Things take a dark turn when Buscemi has a heart attack (and apparently dies, though he’s not actually dead and he’ll be back for the conclusion, which is good because he needs to provide the explanation for what’s going on) and the house actually starts eating people.  Poor DJ and Chowder, two good friends, are rightfully afraid of the house, but the first actual victim is Bones, the obnoxious boyfriend of DJ’s babysitter (having DJ, who lives across the street, have parents who are out of town conveniently gets the parents who won’t believe what’s going on anyway out of the way).  When the boys really start to care is when the cute redheaded pigtailed girl from the private school who is selling candy ignores their warnings and is almost eaten by the house.  Now the three of them team up to fight the house.  That provides a lot of humor as Chowder will go in an instant from explaining all the reasons to walk away from the house to want to tackling the problem just because Jenny, the cute girl wants to.

Monster House isn’t a great film and if it had been released in 2005 it wouldn’t have stood a chance of making the top three.  But it’s a very good film, a low ***.5 and in a weak year, it’s an easy #2 in this category.  It’s got some really fun and clever animation (like how, what they think is the heart of the house turns out to be the uvula, prompting poor Chowder to say “Oh, so it’s a girl house”, which is true but not because of that).  It’s got some genuine chills and it is smart enough to let the kids be the heroes.  It gives some good lessons (like about how to treat your neighbors and that there might be reasons why the mean old man across the street is so mean) and it is definitely entertaining.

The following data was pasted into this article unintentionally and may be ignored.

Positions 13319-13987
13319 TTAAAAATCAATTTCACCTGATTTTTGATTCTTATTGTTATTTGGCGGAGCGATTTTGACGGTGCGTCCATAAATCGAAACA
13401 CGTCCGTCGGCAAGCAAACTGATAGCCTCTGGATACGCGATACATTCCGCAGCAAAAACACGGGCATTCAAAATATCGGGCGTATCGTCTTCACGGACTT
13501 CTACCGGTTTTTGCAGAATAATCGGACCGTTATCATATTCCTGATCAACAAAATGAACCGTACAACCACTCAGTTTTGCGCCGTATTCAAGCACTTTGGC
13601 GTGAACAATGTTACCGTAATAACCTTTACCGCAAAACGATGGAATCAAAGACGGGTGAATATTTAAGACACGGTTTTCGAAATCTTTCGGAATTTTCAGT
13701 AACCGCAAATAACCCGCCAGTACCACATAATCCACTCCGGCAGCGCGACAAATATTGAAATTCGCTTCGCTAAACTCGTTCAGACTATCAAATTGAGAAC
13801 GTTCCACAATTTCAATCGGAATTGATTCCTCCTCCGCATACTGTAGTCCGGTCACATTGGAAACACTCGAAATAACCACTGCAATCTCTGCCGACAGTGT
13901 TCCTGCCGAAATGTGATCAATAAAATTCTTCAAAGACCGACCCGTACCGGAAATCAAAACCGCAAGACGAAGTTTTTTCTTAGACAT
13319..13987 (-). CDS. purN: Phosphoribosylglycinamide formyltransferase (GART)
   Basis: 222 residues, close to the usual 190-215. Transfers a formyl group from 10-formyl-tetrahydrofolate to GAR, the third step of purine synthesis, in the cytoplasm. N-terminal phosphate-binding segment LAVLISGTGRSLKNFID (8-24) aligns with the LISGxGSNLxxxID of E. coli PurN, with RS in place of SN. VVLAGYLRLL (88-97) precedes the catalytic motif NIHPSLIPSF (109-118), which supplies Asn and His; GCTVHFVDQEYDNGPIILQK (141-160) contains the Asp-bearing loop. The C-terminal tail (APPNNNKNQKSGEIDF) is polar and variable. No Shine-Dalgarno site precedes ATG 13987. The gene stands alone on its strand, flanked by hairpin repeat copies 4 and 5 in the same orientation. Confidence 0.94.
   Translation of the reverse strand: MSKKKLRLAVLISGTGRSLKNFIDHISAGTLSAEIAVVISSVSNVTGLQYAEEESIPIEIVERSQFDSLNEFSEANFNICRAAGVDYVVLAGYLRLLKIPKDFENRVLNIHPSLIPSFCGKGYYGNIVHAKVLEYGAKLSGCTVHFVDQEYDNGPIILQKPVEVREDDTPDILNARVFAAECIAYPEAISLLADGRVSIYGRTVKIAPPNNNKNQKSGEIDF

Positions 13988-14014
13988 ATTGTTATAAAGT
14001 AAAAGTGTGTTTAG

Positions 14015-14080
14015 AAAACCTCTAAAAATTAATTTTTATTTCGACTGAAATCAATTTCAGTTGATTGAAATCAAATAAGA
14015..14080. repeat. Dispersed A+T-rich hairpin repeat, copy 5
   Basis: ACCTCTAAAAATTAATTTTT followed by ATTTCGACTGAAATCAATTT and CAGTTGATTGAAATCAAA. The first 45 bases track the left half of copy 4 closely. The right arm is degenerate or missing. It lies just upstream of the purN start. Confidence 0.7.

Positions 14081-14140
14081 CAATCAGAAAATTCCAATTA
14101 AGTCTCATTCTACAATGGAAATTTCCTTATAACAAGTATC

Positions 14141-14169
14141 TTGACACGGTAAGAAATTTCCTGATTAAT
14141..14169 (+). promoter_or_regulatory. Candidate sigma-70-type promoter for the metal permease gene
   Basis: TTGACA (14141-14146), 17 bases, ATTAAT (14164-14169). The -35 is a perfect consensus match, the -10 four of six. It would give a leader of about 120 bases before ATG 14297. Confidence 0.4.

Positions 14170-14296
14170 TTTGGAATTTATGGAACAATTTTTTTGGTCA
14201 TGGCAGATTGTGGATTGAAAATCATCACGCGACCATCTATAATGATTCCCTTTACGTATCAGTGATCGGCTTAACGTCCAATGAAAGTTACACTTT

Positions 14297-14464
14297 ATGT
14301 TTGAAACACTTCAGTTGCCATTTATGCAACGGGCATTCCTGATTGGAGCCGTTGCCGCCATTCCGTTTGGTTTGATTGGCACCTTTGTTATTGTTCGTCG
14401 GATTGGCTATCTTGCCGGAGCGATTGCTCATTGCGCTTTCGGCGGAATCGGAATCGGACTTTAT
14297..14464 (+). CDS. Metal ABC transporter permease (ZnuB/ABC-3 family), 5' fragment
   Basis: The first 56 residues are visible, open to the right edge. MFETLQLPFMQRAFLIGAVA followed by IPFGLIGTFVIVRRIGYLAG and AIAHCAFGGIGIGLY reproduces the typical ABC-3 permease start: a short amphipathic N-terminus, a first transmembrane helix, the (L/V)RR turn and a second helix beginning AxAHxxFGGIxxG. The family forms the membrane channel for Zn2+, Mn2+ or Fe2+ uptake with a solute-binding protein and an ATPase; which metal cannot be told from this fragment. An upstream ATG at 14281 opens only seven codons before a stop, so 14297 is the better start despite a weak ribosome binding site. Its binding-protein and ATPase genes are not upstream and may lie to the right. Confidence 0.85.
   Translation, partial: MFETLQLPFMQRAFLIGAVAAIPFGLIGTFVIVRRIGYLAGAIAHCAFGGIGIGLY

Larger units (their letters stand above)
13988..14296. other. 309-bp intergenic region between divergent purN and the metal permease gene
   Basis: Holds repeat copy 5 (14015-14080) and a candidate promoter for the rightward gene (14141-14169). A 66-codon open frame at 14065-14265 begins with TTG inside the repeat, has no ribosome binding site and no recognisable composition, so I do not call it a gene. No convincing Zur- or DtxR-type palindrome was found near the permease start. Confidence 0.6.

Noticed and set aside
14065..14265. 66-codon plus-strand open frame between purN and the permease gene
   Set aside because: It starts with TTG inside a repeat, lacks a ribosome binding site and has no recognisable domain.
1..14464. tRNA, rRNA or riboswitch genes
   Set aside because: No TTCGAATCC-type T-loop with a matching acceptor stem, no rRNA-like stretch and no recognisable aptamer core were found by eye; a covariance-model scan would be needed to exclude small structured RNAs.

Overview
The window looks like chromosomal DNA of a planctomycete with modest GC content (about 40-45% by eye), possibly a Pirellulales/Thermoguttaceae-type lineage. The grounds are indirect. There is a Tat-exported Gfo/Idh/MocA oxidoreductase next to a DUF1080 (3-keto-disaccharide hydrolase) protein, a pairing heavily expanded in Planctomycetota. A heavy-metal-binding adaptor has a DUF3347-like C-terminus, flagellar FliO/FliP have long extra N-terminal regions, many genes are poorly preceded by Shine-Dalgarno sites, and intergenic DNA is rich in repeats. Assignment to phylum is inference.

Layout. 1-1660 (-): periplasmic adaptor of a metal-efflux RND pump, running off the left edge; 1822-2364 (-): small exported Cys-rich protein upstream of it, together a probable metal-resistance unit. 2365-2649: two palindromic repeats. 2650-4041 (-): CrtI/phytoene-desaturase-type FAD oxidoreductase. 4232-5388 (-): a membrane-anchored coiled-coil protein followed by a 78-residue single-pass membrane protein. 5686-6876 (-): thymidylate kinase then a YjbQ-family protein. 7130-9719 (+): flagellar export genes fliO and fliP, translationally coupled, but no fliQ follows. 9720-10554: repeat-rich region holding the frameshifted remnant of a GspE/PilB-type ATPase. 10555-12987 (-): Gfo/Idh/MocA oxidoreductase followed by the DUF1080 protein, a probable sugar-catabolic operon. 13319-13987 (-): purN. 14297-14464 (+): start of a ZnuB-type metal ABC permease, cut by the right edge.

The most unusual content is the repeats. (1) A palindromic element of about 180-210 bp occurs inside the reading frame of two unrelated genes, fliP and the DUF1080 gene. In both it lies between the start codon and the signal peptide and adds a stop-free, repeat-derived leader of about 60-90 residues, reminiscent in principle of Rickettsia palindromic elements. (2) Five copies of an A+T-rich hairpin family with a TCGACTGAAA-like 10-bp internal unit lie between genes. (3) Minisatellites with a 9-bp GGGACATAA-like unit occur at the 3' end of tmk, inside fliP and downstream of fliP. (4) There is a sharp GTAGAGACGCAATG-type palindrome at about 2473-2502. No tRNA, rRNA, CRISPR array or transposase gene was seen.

Pixar fills the coffers.


  • Director:  John Lassetter
  • Writer:  John Lassetter  /  Dan Fogelman  /  Joe Ranft  /  Kiel Murray  /  Phil Lorin  /  Jorgen Klubien
  • Producer:  Darla K. Anderson
  • Animation Studio:  Pixar
  • Distribution Studio:  Buena Vista (Disney)
  • Stars:  Owen Wilson, Paul Newman, Larry the Cable Guy, Bonnie Hunt
  • Oscar Nominations:  Animated Film
  • Oscar Points:  20
  • Length:  116 min
  • Genre:  Kids
  • MPAA Rating:  G
  • Box Office Gross:  $244.08 mil  (#3  –  2006)
  • Release Date:  9 June 2006
  • Metacritic Score:  73
  • Ebert Rating:  ***
  • My Rating:  ***.5
  • My Rank:  #41  (year)  /  #46  (nominees)
  • Nighthawk Nominations:  Animated Film
  • Nighthawk Points:  20